Elite Aging

Age and Muscle Loss

As years pass, muscle mass in the body shrinks. Strength and power decline.

This process begins earlier than you might think. Age-related muscle loss is called sarcopenia. It begins around age 35 and occurs at a rate of 1-2 percent a year for the typical person. After age 60, it can accelerate to 3 percent a year. The loss may be mild, moderate, or severe.

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On average, adults who don’t do regular strength training can lose 4 to 6 pounds of muscle per decade. Most people don’t see the number on the scale going down, which means they are replacing muscle with fat. Fast-twitch fibers, which provide bursts of power, are lost at a greater rate than slow-twitch fibers. The result is a double whammy. You’ll become weaker and slower. Once muscle fibers die through the process of sarcopenia they are gone permanently and can never return or be revived!

 

Weak muscles hasten the loss of independence, putting everyday activities out of reach—activities such as walking, cleaning, shopping, and even dressing. Weak muscles hinder your ability to cope with and recover from an illness or injury. Disability is 1.5 to 4.6 times higher in older people with moderate to severe sarcopenia than in those with normal muscle mass.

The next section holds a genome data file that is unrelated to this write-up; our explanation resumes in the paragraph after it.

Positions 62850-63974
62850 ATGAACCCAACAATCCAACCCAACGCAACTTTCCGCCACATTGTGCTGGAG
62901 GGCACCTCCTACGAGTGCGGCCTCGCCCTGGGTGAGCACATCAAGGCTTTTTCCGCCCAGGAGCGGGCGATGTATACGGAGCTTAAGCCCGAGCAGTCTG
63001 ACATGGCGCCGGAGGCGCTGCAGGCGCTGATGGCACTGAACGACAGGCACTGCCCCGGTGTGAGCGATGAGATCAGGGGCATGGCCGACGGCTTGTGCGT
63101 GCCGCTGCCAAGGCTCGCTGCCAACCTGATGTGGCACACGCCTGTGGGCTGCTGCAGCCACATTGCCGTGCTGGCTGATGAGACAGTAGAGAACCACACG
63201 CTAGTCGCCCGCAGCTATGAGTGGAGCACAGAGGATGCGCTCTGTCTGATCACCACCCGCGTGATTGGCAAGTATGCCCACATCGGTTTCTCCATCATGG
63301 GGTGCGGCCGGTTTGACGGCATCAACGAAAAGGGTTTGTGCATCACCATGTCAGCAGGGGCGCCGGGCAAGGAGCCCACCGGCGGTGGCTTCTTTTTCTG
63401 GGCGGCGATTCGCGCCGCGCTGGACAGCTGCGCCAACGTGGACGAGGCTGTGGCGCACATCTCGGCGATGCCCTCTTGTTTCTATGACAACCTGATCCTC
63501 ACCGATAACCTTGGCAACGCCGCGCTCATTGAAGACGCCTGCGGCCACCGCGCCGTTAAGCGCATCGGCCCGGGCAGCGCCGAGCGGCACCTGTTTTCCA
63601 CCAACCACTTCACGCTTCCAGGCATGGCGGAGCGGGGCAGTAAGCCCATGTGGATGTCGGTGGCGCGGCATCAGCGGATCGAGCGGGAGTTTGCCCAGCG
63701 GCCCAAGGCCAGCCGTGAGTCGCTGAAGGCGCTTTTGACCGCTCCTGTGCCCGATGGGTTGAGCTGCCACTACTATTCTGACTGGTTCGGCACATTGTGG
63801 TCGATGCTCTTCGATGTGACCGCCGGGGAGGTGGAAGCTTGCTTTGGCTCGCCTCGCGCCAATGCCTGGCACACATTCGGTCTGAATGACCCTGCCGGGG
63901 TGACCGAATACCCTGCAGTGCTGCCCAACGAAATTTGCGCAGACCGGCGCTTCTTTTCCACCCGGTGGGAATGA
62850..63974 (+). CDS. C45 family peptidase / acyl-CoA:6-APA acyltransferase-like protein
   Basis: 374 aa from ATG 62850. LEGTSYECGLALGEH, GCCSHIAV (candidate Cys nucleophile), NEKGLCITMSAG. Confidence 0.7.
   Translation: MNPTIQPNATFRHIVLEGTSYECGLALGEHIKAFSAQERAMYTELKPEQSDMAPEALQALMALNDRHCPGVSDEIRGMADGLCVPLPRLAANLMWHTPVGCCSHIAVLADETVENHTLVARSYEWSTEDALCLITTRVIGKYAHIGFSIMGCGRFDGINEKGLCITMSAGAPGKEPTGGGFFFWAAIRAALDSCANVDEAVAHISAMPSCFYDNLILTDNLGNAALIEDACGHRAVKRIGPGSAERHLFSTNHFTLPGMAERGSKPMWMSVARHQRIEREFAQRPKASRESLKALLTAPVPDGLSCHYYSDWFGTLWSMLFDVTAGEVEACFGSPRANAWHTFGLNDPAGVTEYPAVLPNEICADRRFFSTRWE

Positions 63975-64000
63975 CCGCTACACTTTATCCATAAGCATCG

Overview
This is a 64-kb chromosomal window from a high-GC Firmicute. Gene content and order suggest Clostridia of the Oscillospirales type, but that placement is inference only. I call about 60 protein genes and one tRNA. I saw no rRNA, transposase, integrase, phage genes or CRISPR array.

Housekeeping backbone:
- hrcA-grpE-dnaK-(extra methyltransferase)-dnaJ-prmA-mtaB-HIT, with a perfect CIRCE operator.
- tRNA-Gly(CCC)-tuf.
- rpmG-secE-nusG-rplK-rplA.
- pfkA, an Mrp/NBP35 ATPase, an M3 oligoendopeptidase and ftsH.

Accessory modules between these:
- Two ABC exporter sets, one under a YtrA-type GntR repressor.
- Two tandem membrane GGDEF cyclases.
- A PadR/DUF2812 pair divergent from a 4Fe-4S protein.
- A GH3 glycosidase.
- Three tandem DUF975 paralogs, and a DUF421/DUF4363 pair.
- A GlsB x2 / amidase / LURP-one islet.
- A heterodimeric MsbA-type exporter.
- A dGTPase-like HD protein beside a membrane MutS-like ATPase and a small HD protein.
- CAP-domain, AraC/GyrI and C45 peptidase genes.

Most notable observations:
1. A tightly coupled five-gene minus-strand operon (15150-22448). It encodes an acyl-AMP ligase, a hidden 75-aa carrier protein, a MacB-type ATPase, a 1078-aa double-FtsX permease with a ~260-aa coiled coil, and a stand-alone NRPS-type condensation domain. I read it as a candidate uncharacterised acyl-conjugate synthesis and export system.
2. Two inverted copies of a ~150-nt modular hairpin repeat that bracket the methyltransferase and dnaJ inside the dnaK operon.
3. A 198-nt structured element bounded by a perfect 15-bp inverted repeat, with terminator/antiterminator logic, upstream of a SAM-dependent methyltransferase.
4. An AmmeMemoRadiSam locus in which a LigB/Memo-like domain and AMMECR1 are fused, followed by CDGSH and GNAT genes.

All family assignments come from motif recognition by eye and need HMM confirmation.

Weak muscles also make it harder to balance properly when moving or even standing still.  Loss of power compounds the problem. It’s not surprising that one in every three adults ages 65 and older falls each year. Some falls have dire consequences, including bone fractures, admittance to long-term care facilities, and even death from complications. 

 

Strength and power training are critical for older individuals. People with stronger muscles are less likely to fall and if they do take a tumble, they’re less likely to be seriously injured.

 

Loss of muscle strength and mass aren’t the only factors that contribute to age-related declines in function and mobility. Mitochondria—the energy-producing "power plants" inside cells—also decrease in number and efficiency. Similarly, the nerve-signaling system that recruits muscle fibers for tasks deteriorates with age and lack of use. While it’s tempting to attribute all of these changes to aging alone, disuse of muscles plays a bigger role than many people suspect. 

 

Age is no factor for the staff of Elite Personal Fitness and Training Solutions. Give us a call. Join our group of highly satisfied older clients who are restoring muscle function through strength and power training.